A set of 82 Tarot Cards, plus one painting for the proposed back of each card, executed in watercolour, with a few in gouache, on thick paper adhered to a card backing and with a window mat on each painting. Each window mat has also been hand-painted and decorated, using watercolour. These mats are stuck to each Tarot card all around the edges, using animal glue. Additionally, each card has a thick paper overlay to protect the window mat and image area from dust and dirt.


Detailed inspection of the 82 cards revealed that there was deterioration in the condition of the cards. On many of the cards, the watercolour paper on which the paintings were done, have tears and other small damage. After painting the cards were each adhered to a thick card backing. Unfortunately this backing card was made from acidic materials. Over the years the acids have discoloured the card to a dark brown and has started to migrate into the paper on which the cards were painted.

Each card also had window mats made for them, which also been hand-painted. (whether by the same artist as had painted the tarot cards is not clear). The window mats were of an acidic material which had become very brittle over time and they were beginning to crumble along their edges.

The thick paper overlays had also started to become discoloured and, upon testing, this paper was also found to contain acidic materials.

A decision was taken in 2006 to conserve the objects.


Each card consisted of four component part - the actual hand-painted tarot card, its backing card, its painted window mat and a protective paper overlay on the front of the card. The following conservation treatments were proposed:


Testing showed that the pigments used on the Tarot cards and the window mats were unstable in aqueous solutions, so that washing to remove soluble acids and discolouration would not be possible. Therefore the following treatment was undertaken.

The window mats and the cards were surface cleaned to the extent possible, using soft Japanese Hake brushes and grated vinyl erasers.

New, thick archival paper overlays were made for each card.

The window mats were removed from each card, the adhesive residues removed and the mats were lined with thin, museum quality, acid-free matboard, to provide a barrier between said window mat and the Tarot card itself. The edges of the mats were repaired and consolidated where necessary.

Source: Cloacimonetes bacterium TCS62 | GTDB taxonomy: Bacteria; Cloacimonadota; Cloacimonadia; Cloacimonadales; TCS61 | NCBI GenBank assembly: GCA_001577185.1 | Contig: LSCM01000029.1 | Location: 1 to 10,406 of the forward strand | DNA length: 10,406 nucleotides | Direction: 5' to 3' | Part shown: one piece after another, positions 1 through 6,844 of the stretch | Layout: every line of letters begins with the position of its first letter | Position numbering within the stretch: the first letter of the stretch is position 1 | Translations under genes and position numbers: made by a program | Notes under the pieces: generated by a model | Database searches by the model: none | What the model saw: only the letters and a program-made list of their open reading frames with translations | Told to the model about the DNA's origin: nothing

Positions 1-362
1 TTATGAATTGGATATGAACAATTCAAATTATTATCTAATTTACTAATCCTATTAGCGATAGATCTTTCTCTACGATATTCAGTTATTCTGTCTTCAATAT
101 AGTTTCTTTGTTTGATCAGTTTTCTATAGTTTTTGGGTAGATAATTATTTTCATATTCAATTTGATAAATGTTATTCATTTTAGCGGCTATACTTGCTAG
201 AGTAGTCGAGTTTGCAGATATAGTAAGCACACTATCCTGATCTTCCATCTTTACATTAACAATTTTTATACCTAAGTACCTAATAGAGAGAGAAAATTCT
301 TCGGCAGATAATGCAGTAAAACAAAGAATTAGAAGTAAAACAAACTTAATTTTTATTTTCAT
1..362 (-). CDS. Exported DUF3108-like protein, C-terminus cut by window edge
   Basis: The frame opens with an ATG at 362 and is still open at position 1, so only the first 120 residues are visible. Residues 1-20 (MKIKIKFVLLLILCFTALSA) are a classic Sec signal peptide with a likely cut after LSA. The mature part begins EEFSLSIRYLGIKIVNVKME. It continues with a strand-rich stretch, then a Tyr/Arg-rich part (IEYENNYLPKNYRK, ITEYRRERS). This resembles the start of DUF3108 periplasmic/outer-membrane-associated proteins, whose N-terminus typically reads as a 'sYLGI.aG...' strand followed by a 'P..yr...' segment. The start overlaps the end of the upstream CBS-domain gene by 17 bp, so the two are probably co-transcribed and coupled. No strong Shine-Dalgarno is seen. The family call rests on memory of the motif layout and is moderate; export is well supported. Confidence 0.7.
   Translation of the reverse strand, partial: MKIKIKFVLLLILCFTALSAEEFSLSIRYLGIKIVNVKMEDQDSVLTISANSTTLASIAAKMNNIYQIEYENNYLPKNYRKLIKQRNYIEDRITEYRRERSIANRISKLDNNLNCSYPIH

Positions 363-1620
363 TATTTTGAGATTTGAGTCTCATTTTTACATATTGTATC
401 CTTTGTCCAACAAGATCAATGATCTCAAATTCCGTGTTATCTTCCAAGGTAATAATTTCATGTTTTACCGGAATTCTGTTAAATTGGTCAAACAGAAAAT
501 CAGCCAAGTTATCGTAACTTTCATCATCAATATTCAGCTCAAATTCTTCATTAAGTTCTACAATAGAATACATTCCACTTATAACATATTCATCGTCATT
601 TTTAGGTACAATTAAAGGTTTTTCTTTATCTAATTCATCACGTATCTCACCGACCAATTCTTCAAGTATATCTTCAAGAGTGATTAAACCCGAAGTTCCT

The acidic backing card was carefully pared off each Tarot card to the extent possible, bearing in mind that aqueous treatment was not an option. In a small number of cases this has meant leaving a very thin layer of the backing in situ, rather than risk any damage to the card itself.

The heavy accretions of hardened, discoloured animal glue around the margins of the image areas were removed using hot poultices to soften the glue and then a scalpel to scrape it off. Each Tarot card was then de-acidified on the back, using a pH adjusted solution of calcium hydroxide. This will neutralise any remaining acidity and leave an alkaline buffer in the watercolour paper. Each painting was then lined onto a support of archival Japanese tissue, with any necessary repairs being made at the same time.

(Note. When the backing was removed from the “Prince of Cups” in Box 6, it was discovered that there was an interesting preliminary sketch on the reverse. Therefore this card was left unlined.)

After pressing, each card was attached to a new Backboard of Museum quality, acid-free matboard, using Japanese tissue hinges at the top of each card. The lined window mats were then also attached to the cards, using gummed linen tape down the left side of the window mat and tarot.

Finally the overlays were attached to the front of each Tarot card.


Because of the extra protective material attached to each Tarot “package”, the cards were too fat to fit into their original boxes. Additionally, folders 1, 2 and 3 appear to have been the most heavily used in the past and have almost disintegrated. It was therefore agreed that new, custom made folders would be made for each set of cards, as similar in appearance to the originals as possible, but using archival, Museum quality materials, with gold lettering as on the originals.

The Tarot cards have now been re-housed in these new folders.

October 2011

Return to IHQ News